"Every radical code we get in Arkansas comes out of Fayetteville," grumped Tommy Wright, a builder in Central Arkansas, in an interview last week.
Wright was commenting on the Metroplan Board of Directors' decision last Wednesday to table action on a draft energy ordinance for Central Arkansas municipalities. Mayor Mark Stodola called the purpose of the ordinance "laudable," but added that the "devil is in the details."
At the urging of North Little Rock's Green Agenda Committee, which had been studying that city's carbon footprint and considering the adoption of the 2009 energy code, Metroplan staff, Pulaski Tech sustainable programs coordinator Ron Hughes and Central Arkansas municipal building code enforcers joined with the green committee to draw up a regional energy ordinance. The decision was made to go for a regional code after builders said they'd move their businesses to neighboring towns with fewer regulations if only one or two cities in Central Arkansas were to put an energy code in force.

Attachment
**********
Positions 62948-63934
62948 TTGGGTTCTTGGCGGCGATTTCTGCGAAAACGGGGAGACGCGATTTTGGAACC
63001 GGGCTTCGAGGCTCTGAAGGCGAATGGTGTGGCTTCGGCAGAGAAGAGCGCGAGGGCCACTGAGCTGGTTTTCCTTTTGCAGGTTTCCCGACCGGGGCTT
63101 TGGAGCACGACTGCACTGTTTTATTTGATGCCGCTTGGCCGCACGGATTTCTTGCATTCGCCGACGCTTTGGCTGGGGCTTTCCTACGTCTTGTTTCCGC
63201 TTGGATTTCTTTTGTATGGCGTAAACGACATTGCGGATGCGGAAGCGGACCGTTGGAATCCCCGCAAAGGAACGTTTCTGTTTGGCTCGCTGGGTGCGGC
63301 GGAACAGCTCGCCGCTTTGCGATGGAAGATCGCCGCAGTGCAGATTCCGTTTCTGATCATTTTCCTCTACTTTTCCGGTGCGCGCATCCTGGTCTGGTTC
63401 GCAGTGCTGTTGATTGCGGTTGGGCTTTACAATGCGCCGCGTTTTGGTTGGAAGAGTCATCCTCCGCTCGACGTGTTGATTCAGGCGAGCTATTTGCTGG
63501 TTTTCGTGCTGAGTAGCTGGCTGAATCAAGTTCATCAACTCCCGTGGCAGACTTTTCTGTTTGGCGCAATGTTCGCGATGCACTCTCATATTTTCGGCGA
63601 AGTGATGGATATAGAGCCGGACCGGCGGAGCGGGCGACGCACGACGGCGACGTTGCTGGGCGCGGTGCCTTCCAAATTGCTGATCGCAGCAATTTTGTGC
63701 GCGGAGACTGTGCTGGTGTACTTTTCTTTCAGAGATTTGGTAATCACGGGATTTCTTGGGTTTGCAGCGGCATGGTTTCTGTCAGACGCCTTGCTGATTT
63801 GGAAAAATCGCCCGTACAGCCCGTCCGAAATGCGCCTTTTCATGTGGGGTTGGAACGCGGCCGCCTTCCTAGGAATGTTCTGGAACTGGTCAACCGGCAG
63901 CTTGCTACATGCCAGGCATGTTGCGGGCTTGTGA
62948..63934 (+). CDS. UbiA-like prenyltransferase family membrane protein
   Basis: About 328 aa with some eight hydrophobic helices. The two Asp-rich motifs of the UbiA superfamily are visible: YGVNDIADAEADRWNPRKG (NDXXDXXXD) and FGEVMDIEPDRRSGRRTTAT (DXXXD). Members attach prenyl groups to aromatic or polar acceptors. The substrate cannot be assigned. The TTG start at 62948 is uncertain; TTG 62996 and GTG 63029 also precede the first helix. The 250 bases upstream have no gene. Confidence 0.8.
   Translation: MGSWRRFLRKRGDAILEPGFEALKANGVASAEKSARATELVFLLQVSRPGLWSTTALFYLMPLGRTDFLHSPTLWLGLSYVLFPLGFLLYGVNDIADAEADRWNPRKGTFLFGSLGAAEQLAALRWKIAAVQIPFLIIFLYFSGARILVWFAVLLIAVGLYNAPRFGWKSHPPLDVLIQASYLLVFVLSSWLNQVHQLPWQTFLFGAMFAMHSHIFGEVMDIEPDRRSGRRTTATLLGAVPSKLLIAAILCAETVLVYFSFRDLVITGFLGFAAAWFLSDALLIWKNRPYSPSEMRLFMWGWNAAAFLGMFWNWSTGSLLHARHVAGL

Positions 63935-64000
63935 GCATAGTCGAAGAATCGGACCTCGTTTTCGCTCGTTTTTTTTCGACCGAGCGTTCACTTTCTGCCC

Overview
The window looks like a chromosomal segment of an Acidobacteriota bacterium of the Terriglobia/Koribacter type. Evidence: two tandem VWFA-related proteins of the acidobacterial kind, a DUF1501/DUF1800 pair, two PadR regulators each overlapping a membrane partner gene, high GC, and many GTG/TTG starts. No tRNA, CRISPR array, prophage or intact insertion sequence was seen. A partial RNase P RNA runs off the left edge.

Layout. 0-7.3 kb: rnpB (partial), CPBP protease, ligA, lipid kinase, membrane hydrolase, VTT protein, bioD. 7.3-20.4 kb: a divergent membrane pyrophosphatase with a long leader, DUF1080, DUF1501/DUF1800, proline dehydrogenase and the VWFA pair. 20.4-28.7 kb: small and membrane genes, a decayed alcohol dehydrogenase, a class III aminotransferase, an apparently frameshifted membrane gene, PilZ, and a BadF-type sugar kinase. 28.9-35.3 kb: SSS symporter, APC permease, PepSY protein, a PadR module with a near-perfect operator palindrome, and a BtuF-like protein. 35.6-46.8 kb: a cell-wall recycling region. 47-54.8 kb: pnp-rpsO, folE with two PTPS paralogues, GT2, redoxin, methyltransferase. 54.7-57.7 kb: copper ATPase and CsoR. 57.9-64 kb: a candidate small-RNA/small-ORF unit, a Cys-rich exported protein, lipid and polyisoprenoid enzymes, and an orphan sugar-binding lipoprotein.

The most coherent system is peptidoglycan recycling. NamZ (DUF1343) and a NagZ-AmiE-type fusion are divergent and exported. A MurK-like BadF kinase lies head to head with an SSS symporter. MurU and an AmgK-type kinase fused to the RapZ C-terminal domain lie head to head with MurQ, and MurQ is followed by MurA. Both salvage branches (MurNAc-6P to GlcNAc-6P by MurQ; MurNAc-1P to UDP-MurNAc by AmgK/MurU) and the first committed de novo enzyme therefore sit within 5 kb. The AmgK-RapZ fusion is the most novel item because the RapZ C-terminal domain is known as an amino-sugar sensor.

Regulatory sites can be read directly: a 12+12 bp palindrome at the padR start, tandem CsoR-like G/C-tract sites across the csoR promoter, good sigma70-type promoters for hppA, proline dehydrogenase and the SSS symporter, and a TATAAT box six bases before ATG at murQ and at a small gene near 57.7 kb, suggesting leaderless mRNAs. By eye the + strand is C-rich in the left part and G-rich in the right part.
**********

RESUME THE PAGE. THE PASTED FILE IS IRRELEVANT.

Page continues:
The Arkansas Energy Code is toothless, in that the law has no penalty for non-compliance. Nevertheless, Wright says "99 percent of the builders" in Central Arkansas are building to the code, though not everyone agrees with him on that.